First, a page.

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Richard Webb
Sat, Jan 9, 2021, 3:47am (UTC -5) | 🔗
Re: MAND S2: Chapter 16: The Rescue

It boggles my mind that Jammer is not reviewing The Expanse.
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Richard Webb
Sat, Jan 9, 2021, 3:45am (UTC -5) | 🔗
Re: DSC S3: That Hope Is You, Part 2

I'm not really sure how to feel about this - I mean, it wasn't a terrible episode. No episode from this season was truly terrible. It's just than none were particularly good either.

Star Trek series are notorious for slow starts, but I don't think DSC is going change. By this point in TNG or VOY they had already hit their stride, while DSC seems to neither have the shocking, borderline unwatchable first season episodes of TNG nor the absolute gems. It's always just meh.

DSC always touches on interesting concepts, ideas (trans identity discovery, resource scarcity, diplomacy with an enemy) but it's always so superficial with its execution and ramps up the sentimentality and action, which makes every episode feel rather empty. Compare this to the Expanse (which delves much deeper into socio-political issues) or the Mandalorian (which was more honest about just being a Space western - and embraced it). At the end of the day I'm not really sure what DSC is about. It seems like a show run by committee.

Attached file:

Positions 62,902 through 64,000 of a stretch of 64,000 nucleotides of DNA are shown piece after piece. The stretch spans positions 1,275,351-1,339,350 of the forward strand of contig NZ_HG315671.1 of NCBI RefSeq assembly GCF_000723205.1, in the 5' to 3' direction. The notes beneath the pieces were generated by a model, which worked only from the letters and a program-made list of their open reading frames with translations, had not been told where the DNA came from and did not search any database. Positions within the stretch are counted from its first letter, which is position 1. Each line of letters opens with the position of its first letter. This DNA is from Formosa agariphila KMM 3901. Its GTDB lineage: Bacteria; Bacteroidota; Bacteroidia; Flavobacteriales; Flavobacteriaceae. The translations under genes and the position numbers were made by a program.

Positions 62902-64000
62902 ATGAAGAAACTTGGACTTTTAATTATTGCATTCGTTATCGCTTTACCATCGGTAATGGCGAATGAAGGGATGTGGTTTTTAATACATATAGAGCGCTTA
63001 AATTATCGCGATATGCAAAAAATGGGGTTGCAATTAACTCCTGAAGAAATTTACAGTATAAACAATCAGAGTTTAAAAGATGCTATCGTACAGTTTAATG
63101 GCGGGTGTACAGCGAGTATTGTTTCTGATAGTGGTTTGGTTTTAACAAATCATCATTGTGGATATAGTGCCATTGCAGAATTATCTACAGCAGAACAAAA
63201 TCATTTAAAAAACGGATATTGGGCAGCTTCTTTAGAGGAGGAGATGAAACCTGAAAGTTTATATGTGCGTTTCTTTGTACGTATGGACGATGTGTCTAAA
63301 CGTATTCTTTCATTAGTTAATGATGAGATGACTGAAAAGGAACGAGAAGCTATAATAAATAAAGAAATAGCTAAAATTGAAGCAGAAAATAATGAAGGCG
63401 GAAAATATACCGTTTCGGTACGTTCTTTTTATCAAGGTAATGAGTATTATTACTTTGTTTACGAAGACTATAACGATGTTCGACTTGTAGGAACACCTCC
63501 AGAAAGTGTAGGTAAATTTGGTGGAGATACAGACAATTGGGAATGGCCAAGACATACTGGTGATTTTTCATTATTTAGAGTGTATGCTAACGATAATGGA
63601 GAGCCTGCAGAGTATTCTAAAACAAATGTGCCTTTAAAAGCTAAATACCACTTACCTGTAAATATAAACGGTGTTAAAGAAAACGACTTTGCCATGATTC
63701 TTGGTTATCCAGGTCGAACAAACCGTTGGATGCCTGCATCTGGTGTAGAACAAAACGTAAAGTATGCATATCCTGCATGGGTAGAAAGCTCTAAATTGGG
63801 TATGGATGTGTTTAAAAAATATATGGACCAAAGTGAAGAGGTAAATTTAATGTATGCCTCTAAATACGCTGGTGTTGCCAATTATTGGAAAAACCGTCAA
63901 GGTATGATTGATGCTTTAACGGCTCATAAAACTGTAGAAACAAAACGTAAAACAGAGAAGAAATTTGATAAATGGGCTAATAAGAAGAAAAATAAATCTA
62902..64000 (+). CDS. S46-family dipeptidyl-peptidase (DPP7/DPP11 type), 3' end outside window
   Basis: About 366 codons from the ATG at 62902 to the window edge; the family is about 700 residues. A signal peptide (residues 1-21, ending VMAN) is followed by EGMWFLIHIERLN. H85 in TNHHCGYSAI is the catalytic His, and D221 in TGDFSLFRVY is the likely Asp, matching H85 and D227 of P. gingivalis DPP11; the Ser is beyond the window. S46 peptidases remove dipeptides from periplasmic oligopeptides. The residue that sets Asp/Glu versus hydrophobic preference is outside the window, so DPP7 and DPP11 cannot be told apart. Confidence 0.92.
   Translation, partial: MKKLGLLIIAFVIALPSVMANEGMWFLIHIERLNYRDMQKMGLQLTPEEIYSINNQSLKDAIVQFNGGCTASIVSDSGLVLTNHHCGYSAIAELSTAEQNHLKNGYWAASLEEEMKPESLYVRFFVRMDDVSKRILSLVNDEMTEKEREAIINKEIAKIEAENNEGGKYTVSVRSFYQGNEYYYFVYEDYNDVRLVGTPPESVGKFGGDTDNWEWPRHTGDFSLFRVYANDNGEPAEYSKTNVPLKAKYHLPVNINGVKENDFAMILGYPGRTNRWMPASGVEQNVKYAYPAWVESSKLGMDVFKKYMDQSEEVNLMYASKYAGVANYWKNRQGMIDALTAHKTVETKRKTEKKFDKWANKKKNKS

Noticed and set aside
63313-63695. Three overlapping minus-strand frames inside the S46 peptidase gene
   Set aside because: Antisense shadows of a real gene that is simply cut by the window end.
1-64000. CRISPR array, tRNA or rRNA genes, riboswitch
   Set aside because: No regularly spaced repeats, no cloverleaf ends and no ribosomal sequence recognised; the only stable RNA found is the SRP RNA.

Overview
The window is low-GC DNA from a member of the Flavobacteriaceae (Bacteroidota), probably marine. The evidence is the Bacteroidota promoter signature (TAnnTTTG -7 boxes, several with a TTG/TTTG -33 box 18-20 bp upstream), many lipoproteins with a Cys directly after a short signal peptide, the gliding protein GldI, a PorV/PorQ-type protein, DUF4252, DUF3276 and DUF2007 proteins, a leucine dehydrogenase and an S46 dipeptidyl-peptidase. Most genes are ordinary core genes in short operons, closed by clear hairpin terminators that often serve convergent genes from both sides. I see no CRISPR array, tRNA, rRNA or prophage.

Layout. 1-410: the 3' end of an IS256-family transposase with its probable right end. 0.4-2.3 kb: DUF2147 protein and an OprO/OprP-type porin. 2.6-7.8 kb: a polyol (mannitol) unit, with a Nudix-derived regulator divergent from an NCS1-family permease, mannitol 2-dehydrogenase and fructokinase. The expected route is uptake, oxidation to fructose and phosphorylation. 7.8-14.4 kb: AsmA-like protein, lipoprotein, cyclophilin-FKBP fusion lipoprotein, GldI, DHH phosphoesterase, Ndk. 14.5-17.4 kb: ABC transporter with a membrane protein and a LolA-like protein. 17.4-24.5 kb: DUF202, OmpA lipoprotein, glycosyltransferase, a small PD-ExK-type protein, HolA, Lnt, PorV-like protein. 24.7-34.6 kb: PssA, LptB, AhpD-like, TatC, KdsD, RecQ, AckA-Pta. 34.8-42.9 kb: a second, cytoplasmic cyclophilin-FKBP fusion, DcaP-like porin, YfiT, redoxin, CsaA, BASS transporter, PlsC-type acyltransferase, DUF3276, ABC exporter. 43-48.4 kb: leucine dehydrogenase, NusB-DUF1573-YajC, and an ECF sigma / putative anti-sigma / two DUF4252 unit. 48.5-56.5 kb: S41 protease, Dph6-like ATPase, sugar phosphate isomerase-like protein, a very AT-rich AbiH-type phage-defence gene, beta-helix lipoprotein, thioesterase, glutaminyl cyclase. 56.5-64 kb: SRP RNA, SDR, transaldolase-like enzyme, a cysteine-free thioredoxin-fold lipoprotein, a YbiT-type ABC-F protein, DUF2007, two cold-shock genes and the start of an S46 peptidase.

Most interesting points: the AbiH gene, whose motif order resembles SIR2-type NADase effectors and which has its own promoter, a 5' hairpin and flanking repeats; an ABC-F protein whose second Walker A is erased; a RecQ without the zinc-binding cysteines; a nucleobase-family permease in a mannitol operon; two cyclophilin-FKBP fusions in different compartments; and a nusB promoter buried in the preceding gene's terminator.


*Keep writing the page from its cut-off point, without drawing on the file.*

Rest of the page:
The ending? Contrived would be the best word. The fact that Burham is captain defies belief (mutiny after mutiny......) and that the best character Saru is now apparently off the ship doesn't fill me confidence.

I don't think it's the car crash many people think it is - for that it would have to challenge its ideas and push something forward in order to fail. You can't truly be that terrible if you're always middle of the road.
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Richard Webb
Sat, Dec 26, 2020, 3:50am (UTC -5) | 🔗
Re: DSC S3: Su'Kal

I thought this was a pretty decent episode and had some nice world-building with the Kelpians and I liked the ‘child raised by holograms’ conceit. The fact that it ended with more of a classic Star Trek ship takeover rather than a silly battle was a positive.

Some people don’t appear to like the explanation for the Burn - but let’s remember this is no more crazy than caretaker in Voyager or the prophets in DS9.

Honestly, this episode reminds me of Star Trek Voyager more than any other - if the Emerald Chain is playing the Kazon role who want the ship ‘because of its technology’ and the mystery on the planet is connected to a force they don’t understand (e.g a caretaker role).

Tilly in charge is still silly and makes very little sense - but I’m happy to say everything else did.

3/4
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RichardH
Mon, Dec 14, 2020, 4:03pm (UTC -5) | 🔗
Re: VOY S7: Repression